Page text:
One sunny afternoon three summers ago, Kevin and I were tidying up the backyard in preparation for our joint birthday party. We were both turning older than dirt that year and thought we would have a big soiree and invite all our friends to celebrate, check out the garden, and see my latest artwork.
While cleaning up the various bags of potting mix and accumulated stuff on the bench, I came across an old plastic grocery bag containing something which appeared to be dirt. Kevin said he had brought the bag home months before, and the contents were worm castings from the large demonstration bin used by his master composting program.
Looking closely at the bag of castings, we realized there were juvenile red wrigglers in the castings and we had everything we needed on hand to get started. All cleaning for the party immediately stopped.
Although Kevin hadn’t been particularly excited about vermicomposting, being otherwise engaged, I thought worms eating my vegetable scraps was fabulous and wanted to start immediately. A suitable plastic bin was found, holes were drilled, newspaper was ripped and leaves gathered, miscellaneous bits fit together, and voila! An hour later we had a bin. It was so exciting when we gently dumped the little worms and castings into their new home.
The only tasks left to complete were to actually finish the cleaning and the great debate over where to locate said bin. It was a full afternoon.
We moved the vermicomposting bin indoors for the winter and it took up permanent residence in the laundry room. It operated better free from pests and the wild temperature swings endemic to Denver.
Months later we had reached full capacity. We thought about splitting the bin, but due to limited space, that wasn’t going to work. However, one afternoon while visiting pseudo-spring at the local garden shop, I asked the manager if he would be interested in carrying vermicomposting worms. He said no. I was dashed. But, he would be happy to give our phone number to people who came in looking for them. It was perfect. And BackyardEcosystem.com was born.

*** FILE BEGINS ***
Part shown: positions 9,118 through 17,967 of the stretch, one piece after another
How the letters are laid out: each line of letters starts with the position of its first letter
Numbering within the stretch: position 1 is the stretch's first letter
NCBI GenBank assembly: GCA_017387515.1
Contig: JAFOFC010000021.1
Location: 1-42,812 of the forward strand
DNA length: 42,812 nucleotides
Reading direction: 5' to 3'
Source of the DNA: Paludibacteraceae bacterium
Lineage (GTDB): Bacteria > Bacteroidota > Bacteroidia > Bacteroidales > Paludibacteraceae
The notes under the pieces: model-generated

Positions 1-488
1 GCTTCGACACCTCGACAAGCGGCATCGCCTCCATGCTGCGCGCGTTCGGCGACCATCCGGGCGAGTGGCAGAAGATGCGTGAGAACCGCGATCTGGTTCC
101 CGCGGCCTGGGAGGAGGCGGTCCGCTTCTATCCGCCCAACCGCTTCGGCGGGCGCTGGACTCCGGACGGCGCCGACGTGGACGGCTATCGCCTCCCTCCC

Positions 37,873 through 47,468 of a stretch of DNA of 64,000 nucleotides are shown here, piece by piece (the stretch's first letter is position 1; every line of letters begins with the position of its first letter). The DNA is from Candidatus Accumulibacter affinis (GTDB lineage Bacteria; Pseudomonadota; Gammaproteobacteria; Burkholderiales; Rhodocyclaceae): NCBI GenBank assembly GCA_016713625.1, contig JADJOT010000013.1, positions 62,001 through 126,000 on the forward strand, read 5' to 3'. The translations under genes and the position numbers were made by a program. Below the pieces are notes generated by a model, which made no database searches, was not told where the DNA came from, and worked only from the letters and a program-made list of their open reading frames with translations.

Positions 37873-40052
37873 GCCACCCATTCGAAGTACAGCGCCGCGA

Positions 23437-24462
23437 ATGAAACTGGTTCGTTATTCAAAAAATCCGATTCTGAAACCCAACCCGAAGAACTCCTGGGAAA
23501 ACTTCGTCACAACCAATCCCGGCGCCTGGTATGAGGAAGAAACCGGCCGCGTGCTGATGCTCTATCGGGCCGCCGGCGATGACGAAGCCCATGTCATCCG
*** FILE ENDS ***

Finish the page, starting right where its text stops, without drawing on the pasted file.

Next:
People would call, wanting vermicomposting worms and would end up sometimes staying an hour while we walked them through all the details of this tidy, compact indoor composting set up, and also show them the beehives, the garden beds, herb garden, leaf mould pile, weed tea container, and outdoor conventional composting set up. (Okay, maybe longer than an hour.) After a local high school science project wiped us out, demand forced us to upsize and split into two separate bins. We learned a lot along the way about how not to run the bin, and about what made the worms happiest.
Denver Recycles estimates that about 11% of the waste stream is compostable food waste suitable for a worm bin. When you include the leaves (yard waste is another 20%) and paper products (another 20% although technically recyclable) we add to the bin as bedding, the total reduction is probably closer to 33% of our waste stream.
Realizing there was a serious interest here in Denver and other large urban areas in vermicomposting, urban backwards beekeeping, urban farming, and composting in small spaces, we started this blog to share with others what we had learned through bitter experience. We also learned a lot about what others were doing right and wrong from talking with them about their own urban homesteading experiences.
And it’s amazing what one can learn! For example, we recently learned from a reader that growers of medicinal (and maybe not so medicinal) marijuana consider worm castings their fertilizer of choice. Who knew that drug dealers wanted to work so hard to save the world by converting food waste to fertilizer in an ecologically sound manner? A refreshing change from the approach of conventional drug and pesticide peddlers in the guise of multinational corporations whose products often seem to be deliberately engineered to destroy the planet and the customers they pretend to serve.
Here is a link to the Denver Urban Gardens Vermicomposting Guide. The Vermicomposting Guide is a great basic introduction to indoor worm composting. You too can save the world with urban worm composting.